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These are the series I will reread time and again, the ones that suck me back in and have held up over time. By “modern” I mean 1960s on, and include both licensed P.I.s and sole investigators. I’ll occasionally go back to some individual classics by Hammett, Chandler, Christie, and Ellery Queen (especially the trilogy of Queen failures at the center of which is Ten Days Wonder, a masterpiece.) But these twelve are the ones I will reread in their entirety.
JOHN D. MACDONALD, Travis McGee (21 books)
A hardcore beach bum burnout who lives on a houseboat in Florida, Travis is a prototype for many to come, including Jack Reacher. The Kindle versions are high-priced, but individual ones pop up occasionally for $1.99.
ROSS MACDONALD, Lew Archer (18 books)
Psychological Los Angeles P. I. writing that set the foundation for the more light-hearted Elvis Cole. Yeah, I know. Violates my “modern’ rule, but for some reason, Archer always feels saturated in early 60s L.A. culture. Perhaps it’s the whole timeless Hollywood thing.
ROBERT B. PARKER, Spenser (39 books) / Jessie Stone (9 books) / Virgil Cole & Everett Hitch (4 books)
You have to respect a writer who gets his Ph.D. in English Lit and writes his dissertation on “The Violent Hero, Wilderness Heritage and Urban Reality: A Study of the Private Eye in the novels of Dashiell Hammett, Raymond Chandler and Ross MacDonald.” The first Spenser novel is not fully realized as the later character, but Parker hits his stride with Looking for Rachel Wallace and Early Autumn. Jessie Stone, and Cole and Hitch are embodiments of Spenser, and all worthwhile. Appaloosa is a little literary western masterpiece. If only Parker’s writer-replacements had his literary chops.
NELSON DEMILLE, John Corey (8 books)
DeMille wrote Plum Island without thought of a series. But the smart-ass character’s popularity took over. Funny and smart. I think it’s time to start reading this series again.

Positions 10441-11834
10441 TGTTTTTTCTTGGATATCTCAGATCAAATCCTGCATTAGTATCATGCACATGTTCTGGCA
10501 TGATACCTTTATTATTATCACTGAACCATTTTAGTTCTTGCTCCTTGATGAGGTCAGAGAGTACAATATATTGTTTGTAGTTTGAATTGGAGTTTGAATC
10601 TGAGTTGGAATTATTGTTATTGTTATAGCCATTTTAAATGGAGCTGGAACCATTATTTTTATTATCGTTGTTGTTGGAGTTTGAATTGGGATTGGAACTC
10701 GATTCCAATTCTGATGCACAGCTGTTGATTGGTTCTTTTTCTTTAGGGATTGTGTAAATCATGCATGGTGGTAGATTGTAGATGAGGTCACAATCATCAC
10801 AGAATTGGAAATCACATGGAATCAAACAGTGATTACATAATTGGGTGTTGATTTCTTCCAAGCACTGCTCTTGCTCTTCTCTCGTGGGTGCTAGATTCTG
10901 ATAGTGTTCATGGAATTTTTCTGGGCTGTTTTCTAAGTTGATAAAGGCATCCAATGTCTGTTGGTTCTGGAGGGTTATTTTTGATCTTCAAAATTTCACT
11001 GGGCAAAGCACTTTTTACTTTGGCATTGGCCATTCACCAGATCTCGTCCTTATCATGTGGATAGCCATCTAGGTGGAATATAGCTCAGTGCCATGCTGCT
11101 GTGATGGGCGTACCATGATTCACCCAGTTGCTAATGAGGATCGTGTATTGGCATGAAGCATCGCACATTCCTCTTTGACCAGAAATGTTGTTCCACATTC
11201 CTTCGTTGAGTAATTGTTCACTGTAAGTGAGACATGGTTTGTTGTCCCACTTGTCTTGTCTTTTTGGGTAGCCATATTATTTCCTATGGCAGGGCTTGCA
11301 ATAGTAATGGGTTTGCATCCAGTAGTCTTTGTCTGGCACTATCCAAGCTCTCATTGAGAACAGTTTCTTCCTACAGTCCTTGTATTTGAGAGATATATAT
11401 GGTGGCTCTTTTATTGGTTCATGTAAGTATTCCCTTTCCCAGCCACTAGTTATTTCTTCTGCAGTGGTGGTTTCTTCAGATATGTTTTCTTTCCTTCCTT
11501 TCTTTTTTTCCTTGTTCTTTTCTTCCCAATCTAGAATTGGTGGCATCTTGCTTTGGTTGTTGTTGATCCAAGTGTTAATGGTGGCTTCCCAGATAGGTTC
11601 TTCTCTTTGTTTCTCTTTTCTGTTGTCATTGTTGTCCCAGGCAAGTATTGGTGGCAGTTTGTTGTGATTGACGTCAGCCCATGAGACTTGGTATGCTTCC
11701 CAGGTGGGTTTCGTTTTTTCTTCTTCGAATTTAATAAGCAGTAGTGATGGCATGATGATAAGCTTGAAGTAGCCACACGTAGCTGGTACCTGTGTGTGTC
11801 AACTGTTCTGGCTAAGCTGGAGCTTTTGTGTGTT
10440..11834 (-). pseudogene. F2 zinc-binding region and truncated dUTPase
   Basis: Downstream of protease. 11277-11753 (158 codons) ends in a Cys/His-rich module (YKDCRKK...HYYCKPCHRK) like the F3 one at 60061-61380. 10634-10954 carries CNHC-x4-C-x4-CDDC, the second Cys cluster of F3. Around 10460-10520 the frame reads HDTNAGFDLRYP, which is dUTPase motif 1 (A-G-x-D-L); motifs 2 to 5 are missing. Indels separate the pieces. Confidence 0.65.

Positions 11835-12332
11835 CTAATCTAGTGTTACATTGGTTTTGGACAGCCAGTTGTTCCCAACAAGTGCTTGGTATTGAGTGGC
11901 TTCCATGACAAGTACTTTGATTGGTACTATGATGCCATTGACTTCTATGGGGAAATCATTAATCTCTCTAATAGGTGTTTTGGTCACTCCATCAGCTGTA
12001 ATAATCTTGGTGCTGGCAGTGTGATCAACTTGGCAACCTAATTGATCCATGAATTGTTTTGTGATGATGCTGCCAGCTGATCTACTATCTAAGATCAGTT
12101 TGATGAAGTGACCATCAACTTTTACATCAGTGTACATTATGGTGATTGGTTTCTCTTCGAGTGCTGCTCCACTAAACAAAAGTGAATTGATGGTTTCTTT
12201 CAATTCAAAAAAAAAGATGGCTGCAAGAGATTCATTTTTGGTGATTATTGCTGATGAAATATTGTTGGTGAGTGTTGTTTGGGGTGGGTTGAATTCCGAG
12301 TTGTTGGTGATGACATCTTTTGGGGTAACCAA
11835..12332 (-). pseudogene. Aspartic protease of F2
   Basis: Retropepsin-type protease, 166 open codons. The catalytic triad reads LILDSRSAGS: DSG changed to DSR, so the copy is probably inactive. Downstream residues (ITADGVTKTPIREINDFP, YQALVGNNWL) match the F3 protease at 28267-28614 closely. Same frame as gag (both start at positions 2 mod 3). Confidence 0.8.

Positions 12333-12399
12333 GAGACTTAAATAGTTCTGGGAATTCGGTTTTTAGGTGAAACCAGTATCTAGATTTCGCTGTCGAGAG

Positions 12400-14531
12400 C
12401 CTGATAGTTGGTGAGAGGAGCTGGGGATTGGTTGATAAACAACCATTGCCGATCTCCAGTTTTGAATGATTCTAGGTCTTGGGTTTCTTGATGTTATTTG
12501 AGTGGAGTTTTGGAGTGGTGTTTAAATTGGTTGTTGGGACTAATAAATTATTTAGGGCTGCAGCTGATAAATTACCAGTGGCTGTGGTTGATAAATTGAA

DENNIS LEHANE, Patrick Kenzie & Angela Gennaro (6 books)
Carries on Parker’s Boston P. I. tradition. Lehane is a writer’s writer and virtually all he writes turns to gold. The movie version of Gone, Baby, Gone did the characters justice.
LEE CHILD, Jack Reacher (26 books)
Yeah, not the literary style of the other writers, but still fun and viscerally compelling. Reacher carves out his own world as a character, and though the plots are often predictably routine, they are still rereadable primarily for Reacher’s compelling inner drives. Tom Cruise? Uh, no. But there is a series in the works where the actor playing Reacher is over six feet. Here’s hoping.
ROBERT CRAIS, Elvis Cole & Joe Pike (18 books)
Always fun! A great twist on the Spenser-Hawk kind of duo. Crais knows how to write, and he’s one of the few I will buy hot off the press, rather than waiting for the price to drop.
MICHAEL CONNELLY, Harry Bosch (20 books)
Okay, not exactly a P. I., but he’s a sole investigator in spirit. Bosch is Bosch and Titus Welliver on the Amazon series nails him.
STEPHEN HUNTER, Bob Lee Swagger (12 books)
The movie and TV attempts to deliver this character completely fail. Bob Lee Swagger is an icon that would require miracle casting. The three Earl Swagger books are excellent as well.
JAMES W. HALL, Thorne (15 books)
Carrying on the Travis McGee tradition in the Florida Keys. If you enjoy Travis and have not tried Thorne, pick him up! You can’t beat the Kindle prices.
C.J. BOX, Joe Pickett (21 books)
A nice surprise as a series. Joe is a Wyoming game warden who has the occasional “Hawk/Joe Pike” sidekick Nate Romanowski. Different and fun to read.
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So did I miss any? What would be on your reread list?Published in